Another innovative aspect of the project has been the level of stakeholder engagement undertaken. “A major aspiration of Perth Stadium is to be ‘fans first’ and to ensure it is delivered a user group consisting of a range of sports fans - fans who will use the stadium – was created,” says van Dommelen. A brief was prepared outlining the purpose and intent of a “Sports Fans User Group”, and public nominations were invited over social media, radio and other platforms. Over 450 applications were received from which 30 representatives were selected from a range of demographics and sports to create the Sports Fans User Group. Their input was fed in as the project progressed and is being maintained though the construction process – the first time an exercise of this sort has been run in Australia, and maybe the world.  The notion of a fans user group has been such a resounding success that PwC formed a similar group for consultation on the Western Sydney Stadium project.


A geometrical headache presents itself at multi use stadiums around the world. To accommodate cricket, which is played on an oval or circular field, AFL, athletics or equestrian sports an oval shape is required, and most stadiums are oval or circular. Football (soccer), rugby and many other sports are played on a rectangular pitch. “Accommodating rectangular sports in an oval configuration is always challenging,” says van Dommelen. “The brief included something quite novel. Instead of restricting the design requirements for viewing to sight lines to the pitch (or C values based on a focal point), it introduced a concept of key viewing elements – the visibility of key areas of the field such as sidelines, try lines and penalty areas to be viewable from the seating for the various sporting uses.  Also incorporated was a concept around the extent of obstructions affecting views to the field of play to minimise the proportion of seats that will be built with obstructed views.  A Seating Bowl Report demonstrating performance against these requirements was requested at tender stage, and this drove optimisation of the Seating Bowl from the earliest stages of design as part of the competitive process. ” To accommodate rectangular events, many options were considered before arriving at the solution of elevating the first row of the lower tier that allows drop-in seating to be bumped-in right up to the pitch wall.  The design brings fans closer to the field than is typically achieved in an oval configuration venue, and importantly has the effect of 'rectangularising' the venue.  Nadia credits this exceptional outcome to the relentless pursuit and persistence of the Department of Sport and Recreation’s Project Director, Ronnie Hurst, a keen rugby man himself who pressed Westadium’s designers to keep exploring and refining options to arrive at a solution which optimises outcome and cost.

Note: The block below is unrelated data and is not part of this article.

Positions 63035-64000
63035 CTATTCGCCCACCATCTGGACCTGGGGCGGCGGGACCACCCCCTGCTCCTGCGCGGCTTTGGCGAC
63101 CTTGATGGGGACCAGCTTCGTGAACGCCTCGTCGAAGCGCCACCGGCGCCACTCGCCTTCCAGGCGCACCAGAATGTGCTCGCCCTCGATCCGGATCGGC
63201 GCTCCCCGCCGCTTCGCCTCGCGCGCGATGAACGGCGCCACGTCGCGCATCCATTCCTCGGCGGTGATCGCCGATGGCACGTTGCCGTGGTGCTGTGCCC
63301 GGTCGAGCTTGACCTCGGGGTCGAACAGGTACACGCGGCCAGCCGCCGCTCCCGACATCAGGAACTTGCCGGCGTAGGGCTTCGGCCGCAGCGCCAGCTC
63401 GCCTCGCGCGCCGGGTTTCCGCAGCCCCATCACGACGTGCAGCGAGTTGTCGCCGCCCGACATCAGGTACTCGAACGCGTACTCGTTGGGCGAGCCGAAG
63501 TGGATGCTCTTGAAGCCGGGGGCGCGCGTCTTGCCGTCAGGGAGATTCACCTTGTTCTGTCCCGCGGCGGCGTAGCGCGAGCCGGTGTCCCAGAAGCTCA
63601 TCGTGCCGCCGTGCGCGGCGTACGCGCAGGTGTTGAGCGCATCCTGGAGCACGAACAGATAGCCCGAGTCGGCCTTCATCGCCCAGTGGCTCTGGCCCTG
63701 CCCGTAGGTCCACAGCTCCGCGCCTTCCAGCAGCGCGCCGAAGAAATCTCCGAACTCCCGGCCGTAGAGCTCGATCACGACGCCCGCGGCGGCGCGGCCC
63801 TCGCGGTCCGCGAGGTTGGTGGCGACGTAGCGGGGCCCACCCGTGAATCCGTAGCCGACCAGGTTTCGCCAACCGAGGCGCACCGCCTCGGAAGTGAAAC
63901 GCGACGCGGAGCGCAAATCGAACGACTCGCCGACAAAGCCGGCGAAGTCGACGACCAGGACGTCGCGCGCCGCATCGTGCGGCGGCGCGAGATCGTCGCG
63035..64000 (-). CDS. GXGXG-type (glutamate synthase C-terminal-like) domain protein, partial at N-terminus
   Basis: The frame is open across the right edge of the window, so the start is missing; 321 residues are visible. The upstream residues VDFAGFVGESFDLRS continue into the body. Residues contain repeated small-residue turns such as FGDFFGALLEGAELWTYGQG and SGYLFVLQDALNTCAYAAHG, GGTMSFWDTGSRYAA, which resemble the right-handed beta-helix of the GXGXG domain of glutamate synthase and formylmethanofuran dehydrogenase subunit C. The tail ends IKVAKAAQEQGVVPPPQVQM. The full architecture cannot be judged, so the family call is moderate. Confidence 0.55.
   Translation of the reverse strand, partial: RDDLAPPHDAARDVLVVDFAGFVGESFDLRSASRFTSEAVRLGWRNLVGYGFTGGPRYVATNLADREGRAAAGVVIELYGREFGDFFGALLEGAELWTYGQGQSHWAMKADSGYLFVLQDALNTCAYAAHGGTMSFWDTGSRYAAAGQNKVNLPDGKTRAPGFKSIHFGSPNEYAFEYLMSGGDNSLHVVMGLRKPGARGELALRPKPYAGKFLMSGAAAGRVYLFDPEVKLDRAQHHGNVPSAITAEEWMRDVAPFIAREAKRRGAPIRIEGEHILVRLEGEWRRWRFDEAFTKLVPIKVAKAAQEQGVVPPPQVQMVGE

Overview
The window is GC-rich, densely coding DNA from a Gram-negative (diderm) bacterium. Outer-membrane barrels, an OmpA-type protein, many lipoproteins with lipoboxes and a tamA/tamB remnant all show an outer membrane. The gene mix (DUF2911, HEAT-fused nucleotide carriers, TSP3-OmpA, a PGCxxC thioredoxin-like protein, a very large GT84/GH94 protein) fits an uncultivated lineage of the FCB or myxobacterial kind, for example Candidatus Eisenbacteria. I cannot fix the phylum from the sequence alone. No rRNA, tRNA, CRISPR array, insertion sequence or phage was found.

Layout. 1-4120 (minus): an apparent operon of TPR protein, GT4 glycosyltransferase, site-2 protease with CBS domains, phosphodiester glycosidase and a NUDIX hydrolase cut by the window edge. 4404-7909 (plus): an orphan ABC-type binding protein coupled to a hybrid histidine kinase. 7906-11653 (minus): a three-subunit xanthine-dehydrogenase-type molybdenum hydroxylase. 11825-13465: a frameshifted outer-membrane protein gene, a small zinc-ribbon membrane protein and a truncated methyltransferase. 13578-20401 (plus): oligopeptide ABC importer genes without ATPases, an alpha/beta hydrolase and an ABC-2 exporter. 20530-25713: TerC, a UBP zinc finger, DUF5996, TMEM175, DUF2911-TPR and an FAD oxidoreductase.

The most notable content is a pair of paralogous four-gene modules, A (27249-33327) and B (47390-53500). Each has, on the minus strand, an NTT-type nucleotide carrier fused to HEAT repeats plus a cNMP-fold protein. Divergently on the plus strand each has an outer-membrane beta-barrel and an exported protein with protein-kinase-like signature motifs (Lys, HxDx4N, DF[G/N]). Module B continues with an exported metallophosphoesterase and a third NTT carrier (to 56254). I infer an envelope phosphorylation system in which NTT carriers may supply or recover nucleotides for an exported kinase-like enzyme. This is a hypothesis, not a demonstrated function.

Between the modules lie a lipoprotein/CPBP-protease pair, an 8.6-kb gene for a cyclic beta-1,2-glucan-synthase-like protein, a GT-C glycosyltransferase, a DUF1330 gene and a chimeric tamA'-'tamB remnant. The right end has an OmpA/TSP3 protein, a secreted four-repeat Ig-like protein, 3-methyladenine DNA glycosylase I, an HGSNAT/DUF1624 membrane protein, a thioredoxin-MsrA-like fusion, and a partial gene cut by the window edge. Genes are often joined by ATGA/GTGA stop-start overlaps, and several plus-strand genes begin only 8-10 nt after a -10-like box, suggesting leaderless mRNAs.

Early in the briefing stage there was strong support for briefing compliance with the UK’s Sports Ground Safety Authority’s (SGSA) guidance materials, including the Green Guide, which is recognised as international best practice. “Something we and the State Project Team are very proud of is the focus that we have placed in the design on the safety all stadium users,” says van Dommelen. “Designing and building for mass gathering is a massive responsibility, and we don’t take this lightly. We also advocated bringing the SGSA in as an advisor to the project to monitor compliance”.  As a result of these initiatives, we strongly believe Perth Stadium will set a new benchmark for safety in Australian stadia.

As construction ends, the Perth Stadium and Sports Precinct will be handed over to the governance agency responsible for managing the project’s transition from construction to operations, VenuesWest, which will in turn place day to day management in the hands of its operator VenuesLive – with Westadium continuing to maintain the facility its future will be secure in a 'marriage' of these three entities.

Soon Perth Stadium will be seen as one of the great stadiums of the world: the lessons learned in its delivery, with expertise from PwC, will be a benchmark for future projects. “A key thing we assisted with was to create a clear and unambiguous, performance based brief defining the outcomes to be delivered, so that when it was issued to market the functional, technical, commercial and operational requirements were known and understood. A number of stadium projects around the world have gone off the rails spectacularly because they have not taken the time required upfront to prepare quality procurement and contract documentation covering the facilities and operations.” This is exactly the service that PwC can provide, van Dommelen adds, to help set the project up for success. Above all, the State Project Team has been able to keep the stadium's 'fans first' aspiration always in sight, working out precisely how the facility is going to be used and by whom, in the light of those users' expressed requirements and aspirations.